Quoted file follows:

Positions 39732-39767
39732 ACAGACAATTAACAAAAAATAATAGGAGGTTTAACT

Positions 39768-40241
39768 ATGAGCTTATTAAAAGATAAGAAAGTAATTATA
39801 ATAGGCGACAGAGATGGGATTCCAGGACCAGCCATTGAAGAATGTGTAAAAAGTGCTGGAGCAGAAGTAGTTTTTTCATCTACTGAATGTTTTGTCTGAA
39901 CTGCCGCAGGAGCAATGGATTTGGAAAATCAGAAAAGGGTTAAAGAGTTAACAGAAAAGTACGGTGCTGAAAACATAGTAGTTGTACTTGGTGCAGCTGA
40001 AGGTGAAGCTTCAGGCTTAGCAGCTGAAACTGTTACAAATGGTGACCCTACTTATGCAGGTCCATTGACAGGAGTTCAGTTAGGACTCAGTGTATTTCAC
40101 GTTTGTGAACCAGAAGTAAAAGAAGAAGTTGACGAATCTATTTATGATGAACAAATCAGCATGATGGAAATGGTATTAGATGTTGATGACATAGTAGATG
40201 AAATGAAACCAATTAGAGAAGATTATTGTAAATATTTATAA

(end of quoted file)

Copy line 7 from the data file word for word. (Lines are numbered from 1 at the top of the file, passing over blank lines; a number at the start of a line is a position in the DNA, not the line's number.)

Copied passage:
40001 AGGTGAAGCTTCAGGCTTAGCAGCTGAAACTGTTACAAATGGTGACCCTACTTATGCAGGTCCATTGACAGGAGTTCAGTTAGGACTCAGTGTATTTCAC